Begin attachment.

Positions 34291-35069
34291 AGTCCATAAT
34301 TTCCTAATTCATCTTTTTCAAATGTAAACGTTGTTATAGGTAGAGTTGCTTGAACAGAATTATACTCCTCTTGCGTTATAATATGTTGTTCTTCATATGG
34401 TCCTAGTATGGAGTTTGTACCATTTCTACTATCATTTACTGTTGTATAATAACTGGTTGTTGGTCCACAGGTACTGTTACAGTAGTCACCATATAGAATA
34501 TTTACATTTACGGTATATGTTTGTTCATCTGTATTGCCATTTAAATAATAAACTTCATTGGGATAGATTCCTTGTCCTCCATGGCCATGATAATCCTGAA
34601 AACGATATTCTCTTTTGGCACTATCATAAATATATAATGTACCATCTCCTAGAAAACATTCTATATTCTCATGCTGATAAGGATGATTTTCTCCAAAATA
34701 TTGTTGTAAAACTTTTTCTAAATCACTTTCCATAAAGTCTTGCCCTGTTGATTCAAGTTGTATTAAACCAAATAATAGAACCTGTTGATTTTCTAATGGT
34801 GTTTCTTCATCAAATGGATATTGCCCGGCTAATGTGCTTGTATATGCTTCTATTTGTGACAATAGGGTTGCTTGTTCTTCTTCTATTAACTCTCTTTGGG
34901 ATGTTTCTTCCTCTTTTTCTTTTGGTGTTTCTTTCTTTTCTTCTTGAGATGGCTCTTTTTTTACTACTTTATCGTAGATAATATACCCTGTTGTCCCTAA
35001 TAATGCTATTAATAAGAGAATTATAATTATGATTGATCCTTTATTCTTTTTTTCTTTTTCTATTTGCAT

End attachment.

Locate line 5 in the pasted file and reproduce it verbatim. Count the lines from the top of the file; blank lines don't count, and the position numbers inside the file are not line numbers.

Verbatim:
34501 TTTACATTTACGGTATATGTTTGTTCATCTGTATTGCCATTTAAATAATAAACTTCATTGGGATAGATTCCTTGTCCTCCATGGCCATGATAATCCTGAA